Next I took my graphs and entered the info into Electric Quilt 8 software. Here I used various colors and fabric swatches before settling on a design. I made rules for myself regarding the Friendship Stars. First I wanted to keep the light and dark fabric colors consistent to keep the integrity of the stars, even when there were more than 2 colors within a star block. Another rule was that the star points all needed to be going in the same direction.
After showing my design to Dawna, it was time to choose my fabrics. We discussed choices and settled on “Grunge” fabric as it would define some extra texture and subtle color changes. Dawna said she wished we could find a wildflower fabric. After one search on Google for “wildflower fabric”, I’d found an image of Sentimental Studios Wildflowers Basics – Summer by Moda. I loved the brightness of the colors and the flowers included, especially the columbine, absolutely perfect in my mind.
Next the task of writing the pattern. This took some time, not only in finding the right words, proof reading and ensuring the accuracy of the numbers and dimensions needed, as well as the readability of the pattern.
This was my creative process for this pattern. I am probably slower than most, but this process for me took about a year from idea to publication. Next time you are looking at a quilt pattern, please keep in mind all a designer has gone through to write that pattern and give the designer his or her due.
Remember to be #ContinuouslyCreative and thanks for reading! Cindy Healey
Last fall a friend of mine requested that I design an all over texture design to quilt some fabric for her daughter. She is a big producer of cosplay and used it to make a costume for Arya from Game of Thrones. You can see her blog about it here http://www.ginnydi.com/blog-2/2017/11/25/quilting-for-your-s7-arya-stark-cosplay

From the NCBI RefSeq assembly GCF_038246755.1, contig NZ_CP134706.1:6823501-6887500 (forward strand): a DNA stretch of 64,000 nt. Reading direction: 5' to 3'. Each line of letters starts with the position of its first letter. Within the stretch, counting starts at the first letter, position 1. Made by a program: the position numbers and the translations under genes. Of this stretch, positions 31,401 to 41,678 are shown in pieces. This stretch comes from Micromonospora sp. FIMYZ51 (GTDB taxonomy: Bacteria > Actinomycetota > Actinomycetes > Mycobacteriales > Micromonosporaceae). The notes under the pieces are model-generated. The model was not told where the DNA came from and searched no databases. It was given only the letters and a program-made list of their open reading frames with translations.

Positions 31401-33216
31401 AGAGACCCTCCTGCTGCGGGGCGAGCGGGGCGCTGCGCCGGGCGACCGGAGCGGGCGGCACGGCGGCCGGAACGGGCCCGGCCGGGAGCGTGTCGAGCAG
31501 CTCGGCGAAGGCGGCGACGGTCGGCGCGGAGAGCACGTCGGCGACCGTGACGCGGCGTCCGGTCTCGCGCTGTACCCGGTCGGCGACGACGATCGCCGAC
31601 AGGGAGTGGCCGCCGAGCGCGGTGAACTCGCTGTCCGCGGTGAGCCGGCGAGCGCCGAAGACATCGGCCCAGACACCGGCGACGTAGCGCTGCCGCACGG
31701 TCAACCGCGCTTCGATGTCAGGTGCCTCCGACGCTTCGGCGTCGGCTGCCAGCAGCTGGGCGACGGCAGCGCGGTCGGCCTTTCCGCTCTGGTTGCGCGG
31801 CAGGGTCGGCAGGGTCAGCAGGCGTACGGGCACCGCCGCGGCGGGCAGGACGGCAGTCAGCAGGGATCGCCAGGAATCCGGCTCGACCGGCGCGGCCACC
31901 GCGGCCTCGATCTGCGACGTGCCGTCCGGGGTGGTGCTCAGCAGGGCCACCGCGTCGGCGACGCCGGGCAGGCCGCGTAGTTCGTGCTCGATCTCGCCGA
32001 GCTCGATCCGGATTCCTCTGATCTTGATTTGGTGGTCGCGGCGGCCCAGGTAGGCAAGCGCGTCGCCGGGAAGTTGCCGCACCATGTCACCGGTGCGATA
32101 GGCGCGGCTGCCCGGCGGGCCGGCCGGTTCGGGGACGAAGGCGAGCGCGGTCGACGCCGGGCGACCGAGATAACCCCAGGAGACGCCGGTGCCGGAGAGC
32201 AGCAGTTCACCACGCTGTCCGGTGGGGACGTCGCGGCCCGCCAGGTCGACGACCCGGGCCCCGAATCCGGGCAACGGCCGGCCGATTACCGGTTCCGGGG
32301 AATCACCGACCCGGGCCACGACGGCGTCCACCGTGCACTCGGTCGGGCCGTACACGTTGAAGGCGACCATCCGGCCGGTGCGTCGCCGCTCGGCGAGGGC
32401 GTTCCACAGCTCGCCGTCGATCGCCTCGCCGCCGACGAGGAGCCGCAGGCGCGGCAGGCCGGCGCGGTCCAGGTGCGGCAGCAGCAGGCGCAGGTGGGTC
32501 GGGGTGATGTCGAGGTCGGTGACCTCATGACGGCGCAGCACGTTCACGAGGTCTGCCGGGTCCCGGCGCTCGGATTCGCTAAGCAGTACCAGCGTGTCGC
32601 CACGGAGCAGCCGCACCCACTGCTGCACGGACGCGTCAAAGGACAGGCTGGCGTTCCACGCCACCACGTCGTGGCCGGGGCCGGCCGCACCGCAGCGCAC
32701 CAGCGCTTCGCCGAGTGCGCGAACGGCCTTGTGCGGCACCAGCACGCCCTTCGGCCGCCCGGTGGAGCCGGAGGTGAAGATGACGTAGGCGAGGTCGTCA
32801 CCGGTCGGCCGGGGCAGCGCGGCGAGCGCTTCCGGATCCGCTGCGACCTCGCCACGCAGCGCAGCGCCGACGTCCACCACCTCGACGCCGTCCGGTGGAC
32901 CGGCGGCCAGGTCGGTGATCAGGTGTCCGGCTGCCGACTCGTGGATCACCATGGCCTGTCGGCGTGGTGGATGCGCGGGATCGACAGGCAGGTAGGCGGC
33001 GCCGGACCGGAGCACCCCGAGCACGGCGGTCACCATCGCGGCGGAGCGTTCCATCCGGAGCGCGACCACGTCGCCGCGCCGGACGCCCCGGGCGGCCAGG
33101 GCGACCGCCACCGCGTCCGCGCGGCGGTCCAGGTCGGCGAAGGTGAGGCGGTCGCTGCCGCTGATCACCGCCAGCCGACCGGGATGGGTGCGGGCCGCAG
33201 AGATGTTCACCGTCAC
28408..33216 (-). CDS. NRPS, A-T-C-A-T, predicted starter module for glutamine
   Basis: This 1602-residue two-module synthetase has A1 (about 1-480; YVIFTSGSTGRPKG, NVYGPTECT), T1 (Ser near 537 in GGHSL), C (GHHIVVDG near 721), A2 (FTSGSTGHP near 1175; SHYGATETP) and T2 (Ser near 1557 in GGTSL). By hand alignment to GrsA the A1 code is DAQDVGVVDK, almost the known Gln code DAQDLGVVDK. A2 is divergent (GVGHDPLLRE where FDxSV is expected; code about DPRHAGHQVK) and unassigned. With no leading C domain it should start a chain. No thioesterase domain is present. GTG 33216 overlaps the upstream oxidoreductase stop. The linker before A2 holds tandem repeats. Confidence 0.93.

I named it Tumble. You can find it here: https://www.dawnasdesignthreads.com/store/p354/Tumble_Digital.html
Anyway, it's a really fun texture and we did it on this cute construction trucks quilt as a sample for The Quilt Store. https://thequiltstore.net/
Recently I had the pleasure of quilting this amazing collage quilt called "Pinkerton". It was made by my customer Marcia Wilcox. What an amazing quilt. She fussy cut a bazillion flowers to make this labor of love for her daughter-in-law. The pattern was written by Laura Hiene. She took the nclass at The Quilt Store. http://thequiltstore.mersatech.com/?task=get&url=http%3A%2F%2Fthequiltstore.net%2F
I custom quilted this at Marcia's request with a 3/4" grid. This helped to secure all the pieces that she fused on. The inner border is quilted with free motion bubbles and some beautiful free motion feathers in the outer border.
This beautiful modern quilt was pieced by Kathy. We quilted it with a very traditional quilt pattern, "Baptist Fan". Many antique quilts were quilted with this pattern. I love the way it looks on this very modern quilt. It gave great texture and movement to the very straight linear piecing.
This Beautiful quilt was paper pieced by Karen Morgen. She did a fantastic job paper piecing this Judy Neimeyer pattern and I custom quilted it. Many, many hours by both of us!!! www.quiltworx.com/patterns/glacier-star/
The weather here in Colorado has been so beautiful. I can't believe that it's almost the middle of November! I still have some room to get your quilt done for the Christmas deadline. Call today. This beautiful Christmas quilt was pieced by Ginnie and we quilted it with "Larks
Hi, I'm Dawna. Welcome to my Blog. I love to share my quilting passion as well as my desire to be Continuously Creative! Through this blog I will share what I'm working on or any new products I find so that you too may be #ContinuouslyCreative!